Helped by its massive natural resources, Australia has weathered the global financial crisis better than other Group of 20 economies. In 2012, its economy grew 3.1 per cent, compared with 1.6 per cent in the United States and 1.1 per cent in Canada.
Abbott vows Australia’s focus will be Asia
Australian election frontrunner Tony Abbott on Wednesday said Asia will be his top foreign policy priority if he wins office as the influential Fairfax Media turned on incumbent Prime Minister Kevin Rudd.
The conservative Abbott, whose diplomatic credentials came under fire this week after he said the Syria conflict was “baddies versus baddies”, is on track to win Saturday’s poll.
His first travel priorities would be Indonesia, China, Japan and South Korea, he said in an interview with the Sydney Morning Herald, rather than Australia’s traditional and long-standing allies the United States and Britain.
“Only after our regional and trading partners have been suitably attended to would I make the traditional trips to Washington and London,” he said, adding that “in the end your focus has got to be on the relationships that need the most attention”.
“Decisions which impact on our national interests will be made in Jakarta, in Beijing, in Tokyo, in Seoul, as much as they will be made in Washington.
“There’s a sense in which we kind of know what the decisions in Washington or London will be. We can be less certain about decisions that might be made in Jakarta and Beijing.”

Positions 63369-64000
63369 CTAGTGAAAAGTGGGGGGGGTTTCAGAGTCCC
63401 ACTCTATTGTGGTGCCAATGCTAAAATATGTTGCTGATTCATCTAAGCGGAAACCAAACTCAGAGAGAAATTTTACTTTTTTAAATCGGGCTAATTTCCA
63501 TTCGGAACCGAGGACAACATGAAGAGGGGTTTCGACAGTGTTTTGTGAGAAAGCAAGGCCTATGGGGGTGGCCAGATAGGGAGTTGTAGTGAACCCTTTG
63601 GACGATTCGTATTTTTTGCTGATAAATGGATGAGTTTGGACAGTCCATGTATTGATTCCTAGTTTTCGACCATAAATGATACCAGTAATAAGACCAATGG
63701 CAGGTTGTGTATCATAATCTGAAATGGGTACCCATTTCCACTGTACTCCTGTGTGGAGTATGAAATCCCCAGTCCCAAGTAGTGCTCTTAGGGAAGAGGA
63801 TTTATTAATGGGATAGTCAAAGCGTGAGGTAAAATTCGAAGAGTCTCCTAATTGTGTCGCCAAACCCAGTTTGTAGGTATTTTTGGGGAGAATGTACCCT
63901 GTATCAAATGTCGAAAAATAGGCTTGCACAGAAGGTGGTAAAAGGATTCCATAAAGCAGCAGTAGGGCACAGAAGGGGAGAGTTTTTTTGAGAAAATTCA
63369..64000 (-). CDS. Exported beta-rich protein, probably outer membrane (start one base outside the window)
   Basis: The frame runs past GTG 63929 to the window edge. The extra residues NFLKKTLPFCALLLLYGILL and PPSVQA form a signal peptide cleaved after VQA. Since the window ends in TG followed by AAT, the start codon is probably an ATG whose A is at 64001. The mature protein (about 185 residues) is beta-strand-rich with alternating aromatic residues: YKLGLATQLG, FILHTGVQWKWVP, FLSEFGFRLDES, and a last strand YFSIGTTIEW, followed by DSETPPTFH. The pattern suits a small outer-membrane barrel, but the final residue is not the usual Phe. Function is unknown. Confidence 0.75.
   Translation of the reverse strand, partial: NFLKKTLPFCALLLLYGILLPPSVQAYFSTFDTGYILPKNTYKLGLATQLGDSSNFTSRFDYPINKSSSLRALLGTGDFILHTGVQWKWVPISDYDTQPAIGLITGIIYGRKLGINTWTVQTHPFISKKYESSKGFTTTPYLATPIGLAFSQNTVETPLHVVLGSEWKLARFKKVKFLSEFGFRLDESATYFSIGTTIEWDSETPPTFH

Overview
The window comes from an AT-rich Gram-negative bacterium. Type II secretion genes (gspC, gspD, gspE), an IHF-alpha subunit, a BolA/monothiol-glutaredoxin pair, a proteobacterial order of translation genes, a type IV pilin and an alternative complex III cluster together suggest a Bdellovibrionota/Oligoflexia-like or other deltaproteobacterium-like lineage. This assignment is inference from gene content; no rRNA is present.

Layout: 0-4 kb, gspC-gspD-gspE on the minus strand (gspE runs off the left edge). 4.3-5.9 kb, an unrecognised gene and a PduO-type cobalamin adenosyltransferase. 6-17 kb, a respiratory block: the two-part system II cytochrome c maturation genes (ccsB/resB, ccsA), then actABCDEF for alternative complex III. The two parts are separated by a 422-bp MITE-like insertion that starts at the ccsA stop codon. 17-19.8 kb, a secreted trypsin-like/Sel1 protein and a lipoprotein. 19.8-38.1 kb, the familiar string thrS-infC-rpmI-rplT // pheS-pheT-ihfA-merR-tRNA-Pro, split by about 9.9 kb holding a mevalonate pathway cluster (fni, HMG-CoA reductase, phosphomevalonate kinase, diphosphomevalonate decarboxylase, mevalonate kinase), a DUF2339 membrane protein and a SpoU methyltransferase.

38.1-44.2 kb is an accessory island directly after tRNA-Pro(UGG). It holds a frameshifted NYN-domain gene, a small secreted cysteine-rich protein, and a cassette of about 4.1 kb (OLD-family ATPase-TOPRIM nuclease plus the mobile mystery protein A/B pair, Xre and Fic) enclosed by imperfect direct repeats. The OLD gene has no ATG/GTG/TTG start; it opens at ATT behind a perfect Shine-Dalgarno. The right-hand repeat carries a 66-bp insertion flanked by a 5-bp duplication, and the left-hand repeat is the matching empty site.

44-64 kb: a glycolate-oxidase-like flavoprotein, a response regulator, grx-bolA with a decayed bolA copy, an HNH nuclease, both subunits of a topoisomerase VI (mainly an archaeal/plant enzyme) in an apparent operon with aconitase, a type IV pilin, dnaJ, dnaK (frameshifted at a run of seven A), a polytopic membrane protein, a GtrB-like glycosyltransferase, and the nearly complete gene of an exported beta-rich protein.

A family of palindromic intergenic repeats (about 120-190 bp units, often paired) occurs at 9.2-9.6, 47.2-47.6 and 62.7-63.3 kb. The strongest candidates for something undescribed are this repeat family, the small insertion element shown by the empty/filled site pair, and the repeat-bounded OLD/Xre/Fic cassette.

Abbott said his first trip would be to Indonesia.
“By virtue of its size, proximity, its developing power, overall it’s the most important country to Australia,” he said.
Abbott’s foreign policy credentials have been criticised during the election campaign, culminating this week when he said the escalating Syria conflict “is not goodies versus baddies, it is baddies versus baddies”.
Rudd, a former foreign minister, said the simplistic language trivialised the matter and demonstrated “that he is not competent and not comfortable with national security and foreign policy”.
Competent or not, it appears that Abbott is destined for high office with recent opinion polls putting his conservative coalition comfortably ahead of Labor.
Rudd’s task of hanging onto power has been made harder by the dominant media group, Rupert Murdoch’s News Corp, running a campaign against him, and the other major player Fairfax Media appeared to join their rival Wednesday.
In an interview with broadcaster ABC, Fairfax chairman Roger Corbett accused Rudd, who ousted Julia Gillard in a party room coup in June, of destabilising and damaging Labor.
“In my view, Kevin Rudd is a leader that has been really discredited by his own conduct,” he said.
“Here’s a man that has really done the Labor Party enormous damage, destabilised it and is now wishing to present himself to the Australian people as a prime minister... and as the incoming prime minister.
“I don’t think the Australian people will cop that, to be quite honest, and I think that’s very sad for the Labor Party.”